To stop a recent string of antisemitic displays, Jacksonville City Council approved legislation at midnight Jan. 25 making it illegal for anyone to project messages on private structures without the owner’s consent.
The Council voted 18-1 to approve emergency Ordinance 2023-0044. It says “projections of text, graphics, logos, or artwork onto a building, structure or any other place (including public spaces) without the consent of the owner or person in control of the building, structure or space shall constitute blight and graffiti.”
Council President Terrance Freeman and District 5 Council member LeAnna Cumber filed identical bills Jan. 18 to ban the projections.
The Council passed Freeman’s bill Jan. 25.
Before approving the legislation, Council dealt with the fallout of two lawmakers filing the same bill.
Time stamps on the legislation provided by the General Counsel’s Office show Cumber’s bill was filed first with the city Legislative Services Office.
Freeman asked a series of questions to City Deputy General Counsel Mary Staffopoulos to show he did not know Cumber was working on an identical bill with city General Counsel Jason Teal.
He also called out Council members who were making an issue of which bill came first.
“It’s a shame that instead of focusing on that message (of unity) and sharing that message as loud as you can, you’re choosing to go to a narrative of Council members arguing and fighting over who came across it first,” Freeman said.
Freeman then added an amendment to the bill to add all Council member names as bill sponsors in alphabetical order in an attempt to end the debate of who should receive credit for filing the bill. Brenda Priestly Jackson, who voted no on the bill because of the city’s unresolved Confederate monument debate, had her name removed.
“I’m really glad that we’re passing this bill. It’s a great bill. We really need to do it,” Cumber said. “And I know it’s a great bill because I did write it.”
Council member Rory Diamond said the debate over credit was triggered by the 2023 mayor’s race and the news media and “has now made people who want to divide us win.”
Cumber is one of seven candidates running for mayor in the upcoming March election.
The two Council members filed their bills Jan. 18 with support of local Jewish community organizations, rabbi and faith leaders days after light projection was used to display a swastika on the facade of the CSX Corp. headquarters Downtown.
CSX Vice President of Corporate Communications Bryan Tucker said he was notified about the antisemitic projection on the company’s building Jan. 14 while he was at TIAA Bank Field watching the final play of the Jacksonville Jaguars playoff victory.
“I went from excitement to being completely crestfallen and sad for our city and angry. And we immediately condemned what we all saw,” Tucker said.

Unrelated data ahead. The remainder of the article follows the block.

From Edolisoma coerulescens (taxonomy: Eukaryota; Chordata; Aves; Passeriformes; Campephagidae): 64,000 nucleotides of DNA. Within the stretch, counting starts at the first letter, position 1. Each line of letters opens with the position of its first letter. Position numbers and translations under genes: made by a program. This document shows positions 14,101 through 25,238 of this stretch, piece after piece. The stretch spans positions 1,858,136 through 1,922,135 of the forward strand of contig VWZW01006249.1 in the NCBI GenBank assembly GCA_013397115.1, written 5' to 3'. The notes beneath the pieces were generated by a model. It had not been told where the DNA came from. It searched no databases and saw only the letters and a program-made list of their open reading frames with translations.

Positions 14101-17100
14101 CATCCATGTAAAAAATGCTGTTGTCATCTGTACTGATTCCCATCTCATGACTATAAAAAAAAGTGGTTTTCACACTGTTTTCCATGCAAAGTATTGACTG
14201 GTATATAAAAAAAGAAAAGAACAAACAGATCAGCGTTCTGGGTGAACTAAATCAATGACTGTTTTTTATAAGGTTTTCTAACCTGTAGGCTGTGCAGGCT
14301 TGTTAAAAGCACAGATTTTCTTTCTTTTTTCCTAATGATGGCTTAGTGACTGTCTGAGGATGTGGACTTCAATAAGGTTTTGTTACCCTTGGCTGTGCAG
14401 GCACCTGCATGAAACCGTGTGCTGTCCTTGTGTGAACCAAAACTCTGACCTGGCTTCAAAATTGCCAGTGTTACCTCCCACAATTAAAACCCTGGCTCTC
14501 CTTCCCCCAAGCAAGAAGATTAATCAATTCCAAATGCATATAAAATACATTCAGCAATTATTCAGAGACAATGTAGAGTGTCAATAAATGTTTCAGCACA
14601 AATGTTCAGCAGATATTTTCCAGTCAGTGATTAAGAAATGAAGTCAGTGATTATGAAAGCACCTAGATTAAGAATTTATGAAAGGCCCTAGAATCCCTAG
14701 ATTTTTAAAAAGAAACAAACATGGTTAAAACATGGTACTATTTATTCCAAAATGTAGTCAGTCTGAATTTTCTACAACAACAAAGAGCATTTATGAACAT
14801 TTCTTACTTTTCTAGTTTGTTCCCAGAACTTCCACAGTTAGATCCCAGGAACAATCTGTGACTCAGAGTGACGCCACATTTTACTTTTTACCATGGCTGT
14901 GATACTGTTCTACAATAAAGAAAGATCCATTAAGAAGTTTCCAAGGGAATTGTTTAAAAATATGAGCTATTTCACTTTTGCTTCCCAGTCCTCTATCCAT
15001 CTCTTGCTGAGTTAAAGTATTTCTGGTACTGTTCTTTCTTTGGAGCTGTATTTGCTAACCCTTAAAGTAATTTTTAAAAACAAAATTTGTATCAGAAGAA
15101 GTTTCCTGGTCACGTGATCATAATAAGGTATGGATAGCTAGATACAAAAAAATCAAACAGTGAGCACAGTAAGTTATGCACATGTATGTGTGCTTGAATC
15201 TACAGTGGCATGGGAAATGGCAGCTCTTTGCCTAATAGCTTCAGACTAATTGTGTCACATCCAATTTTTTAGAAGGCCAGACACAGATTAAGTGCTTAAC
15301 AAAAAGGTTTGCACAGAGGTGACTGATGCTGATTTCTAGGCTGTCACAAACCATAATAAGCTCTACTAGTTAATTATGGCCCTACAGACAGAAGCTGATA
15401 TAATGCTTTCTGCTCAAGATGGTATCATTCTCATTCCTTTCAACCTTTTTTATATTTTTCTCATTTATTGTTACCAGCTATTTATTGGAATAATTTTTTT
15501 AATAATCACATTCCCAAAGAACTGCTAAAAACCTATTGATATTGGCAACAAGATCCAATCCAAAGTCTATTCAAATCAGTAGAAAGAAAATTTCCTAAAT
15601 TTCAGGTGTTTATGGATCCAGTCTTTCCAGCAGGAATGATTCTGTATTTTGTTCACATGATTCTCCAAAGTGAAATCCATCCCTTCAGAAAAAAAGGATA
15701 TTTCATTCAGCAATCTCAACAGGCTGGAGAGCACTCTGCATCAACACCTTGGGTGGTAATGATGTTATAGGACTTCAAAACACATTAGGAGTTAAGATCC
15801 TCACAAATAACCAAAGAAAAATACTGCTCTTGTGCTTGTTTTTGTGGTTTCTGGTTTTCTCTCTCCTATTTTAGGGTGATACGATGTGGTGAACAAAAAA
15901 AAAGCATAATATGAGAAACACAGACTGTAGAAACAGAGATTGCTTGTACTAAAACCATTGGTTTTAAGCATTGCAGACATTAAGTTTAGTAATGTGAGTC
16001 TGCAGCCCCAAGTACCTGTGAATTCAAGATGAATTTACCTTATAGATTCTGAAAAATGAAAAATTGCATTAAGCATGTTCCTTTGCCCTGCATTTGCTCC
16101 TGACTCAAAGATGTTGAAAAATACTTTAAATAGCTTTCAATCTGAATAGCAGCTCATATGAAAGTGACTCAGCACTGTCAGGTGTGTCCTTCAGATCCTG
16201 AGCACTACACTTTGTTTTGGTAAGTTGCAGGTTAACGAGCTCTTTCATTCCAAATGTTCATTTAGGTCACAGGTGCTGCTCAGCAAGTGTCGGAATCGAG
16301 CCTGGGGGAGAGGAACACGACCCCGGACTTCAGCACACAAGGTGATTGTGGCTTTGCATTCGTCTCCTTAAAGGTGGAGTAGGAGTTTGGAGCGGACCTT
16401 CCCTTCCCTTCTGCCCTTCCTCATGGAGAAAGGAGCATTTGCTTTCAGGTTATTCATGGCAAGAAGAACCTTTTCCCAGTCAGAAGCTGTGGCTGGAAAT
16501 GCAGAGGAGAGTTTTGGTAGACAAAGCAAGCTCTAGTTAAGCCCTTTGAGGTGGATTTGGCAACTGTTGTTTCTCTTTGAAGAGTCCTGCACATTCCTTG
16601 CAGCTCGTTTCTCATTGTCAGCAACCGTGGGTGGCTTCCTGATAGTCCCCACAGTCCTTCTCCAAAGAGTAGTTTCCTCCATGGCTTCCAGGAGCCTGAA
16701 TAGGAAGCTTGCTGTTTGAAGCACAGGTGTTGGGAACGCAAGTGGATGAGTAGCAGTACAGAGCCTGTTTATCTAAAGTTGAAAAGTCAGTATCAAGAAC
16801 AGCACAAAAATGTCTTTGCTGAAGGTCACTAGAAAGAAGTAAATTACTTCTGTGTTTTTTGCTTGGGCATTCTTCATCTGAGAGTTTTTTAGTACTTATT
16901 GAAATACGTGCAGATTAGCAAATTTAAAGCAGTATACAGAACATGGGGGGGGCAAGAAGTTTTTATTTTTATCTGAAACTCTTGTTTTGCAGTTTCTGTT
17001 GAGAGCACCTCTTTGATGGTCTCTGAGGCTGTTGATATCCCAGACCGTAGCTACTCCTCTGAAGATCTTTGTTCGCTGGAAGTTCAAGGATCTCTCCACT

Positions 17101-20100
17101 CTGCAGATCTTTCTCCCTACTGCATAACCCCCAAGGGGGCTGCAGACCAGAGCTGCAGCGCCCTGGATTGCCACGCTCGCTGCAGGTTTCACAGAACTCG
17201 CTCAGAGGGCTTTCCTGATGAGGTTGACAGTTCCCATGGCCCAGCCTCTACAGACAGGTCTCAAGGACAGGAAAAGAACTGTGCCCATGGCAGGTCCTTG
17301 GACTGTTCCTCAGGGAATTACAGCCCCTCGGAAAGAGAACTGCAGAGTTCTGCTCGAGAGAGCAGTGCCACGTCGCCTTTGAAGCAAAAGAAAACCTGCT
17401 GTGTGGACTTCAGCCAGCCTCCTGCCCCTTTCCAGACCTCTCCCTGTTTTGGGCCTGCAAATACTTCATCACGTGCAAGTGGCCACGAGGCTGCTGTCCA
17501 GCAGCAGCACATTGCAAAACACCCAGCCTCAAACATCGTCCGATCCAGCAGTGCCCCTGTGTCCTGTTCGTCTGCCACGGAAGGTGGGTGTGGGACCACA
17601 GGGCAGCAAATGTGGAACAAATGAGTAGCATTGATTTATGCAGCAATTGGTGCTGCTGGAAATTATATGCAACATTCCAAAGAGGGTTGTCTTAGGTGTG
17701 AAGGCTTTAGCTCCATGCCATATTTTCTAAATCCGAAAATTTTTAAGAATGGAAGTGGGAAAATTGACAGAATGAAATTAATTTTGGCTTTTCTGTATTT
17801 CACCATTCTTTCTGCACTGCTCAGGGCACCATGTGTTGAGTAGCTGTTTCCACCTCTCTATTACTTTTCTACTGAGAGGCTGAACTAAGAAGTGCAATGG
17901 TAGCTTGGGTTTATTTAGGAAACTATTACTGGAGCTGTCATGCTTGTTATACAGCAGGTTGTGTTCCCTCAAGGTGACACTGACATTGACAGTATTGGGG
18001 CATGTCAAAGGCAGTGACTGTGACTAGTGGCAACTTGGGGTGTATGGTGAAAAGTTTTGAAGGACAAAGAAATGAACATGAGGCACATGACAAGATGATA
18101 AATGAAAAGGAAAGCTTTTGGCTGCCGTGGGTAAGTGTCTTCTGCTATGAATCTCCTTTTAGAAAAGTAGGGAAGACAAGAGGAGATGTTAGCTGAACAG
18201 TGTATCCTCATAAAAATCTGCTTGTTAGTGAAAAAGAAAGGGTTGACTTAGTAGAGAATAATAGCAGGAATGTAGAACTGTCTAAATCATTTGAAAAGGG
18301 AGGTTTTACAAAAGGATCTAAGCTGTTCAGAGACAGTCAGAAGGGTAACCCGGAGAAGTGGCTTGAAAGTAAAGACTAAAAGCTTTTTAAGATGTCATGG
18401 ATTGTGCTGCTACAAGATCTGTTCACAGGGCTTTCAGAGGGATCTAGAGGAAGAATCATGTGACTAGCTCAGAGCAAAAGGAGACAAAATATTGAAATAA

The Jacksonville-based Fortune 500 transportation company released its official statement Jan. 15:
“CSX condemns in the strongest terms the antisemitic symbol depicted in the images of our building on January 14. The images are shocking and hurtful, and in no way represent our organization or CSX employees. CSX has been in contact with law enforcement and we will cooperate in any way we can to aid the investigation into this matter.”
Jacksonville Sheriff T.K. Waters said Jan. 18 at City Hall that law enforcement offices know who projected the images.
The incident at CSX follows similar incidents in October during the annual Florida-Georgia game where scrolling projections that said “Kanye was right about the Jews” were displayed on the city-owned TIAA Bank Field and the privately owned residential apartment high-rise at 11 E. Forsyth St. Downtown.
Daily Record news partner News4Jax.com reported Oct. 29 that another antisemitic message displayed on banners that read “End Jewish Supremacy in America” and “Honk if you know it’s the Jews” hung from an overpass on the Westside off Chaffee Road and Interstate 10.
During a news conference Jan. 18, Cumber cited a string of instances of hate speech in Jacksonville over the last six months.
She referred to an incident where individuals associated with hate group the Goyim Defense League distributed antisemitic propaganda in residential areas. In September, a sticky note with a swastika was left on of the dorm room door of a Jewish student at the University of North Florida.
If arrested and convicted under the provision, those involved could face a second-degree misdemeanor, which carries a minimum $2,000 fine and up to 60 days in jail.
Priestly Jackson, who voted no, commended her colleagues for taking the position against antisemitic speech.
She said her vote was not against the effort to combat hate speech against the Jewish community. But she felt that it was a “double standard” that the bill did not consider the removal of Confederate monuments from public land.
Whether or not to remove monuments honoring the Confederacy has been a frequent debate among during the public comments portion of Council meetings for nearly two years.
The Jacksonville Civic Council, a business group of about 80 Northeast Florida CEOs, recommended in May 2022 that City Council enlist the University of Virginia’s Institute for Engagement & Negotiations to facilitate a process regarding disputes over statues and historic markers that honor the Confederacy on city-owned land.
Freeman has said he intends to address the monument issue but has yet to schedule meetings or hearings on the topic.
“We rallied very quickly to address this, and we made promises when we were going to address the issues of ethnoracial reckoning and we have not fulfilled those promises,” Priestly Jackson said.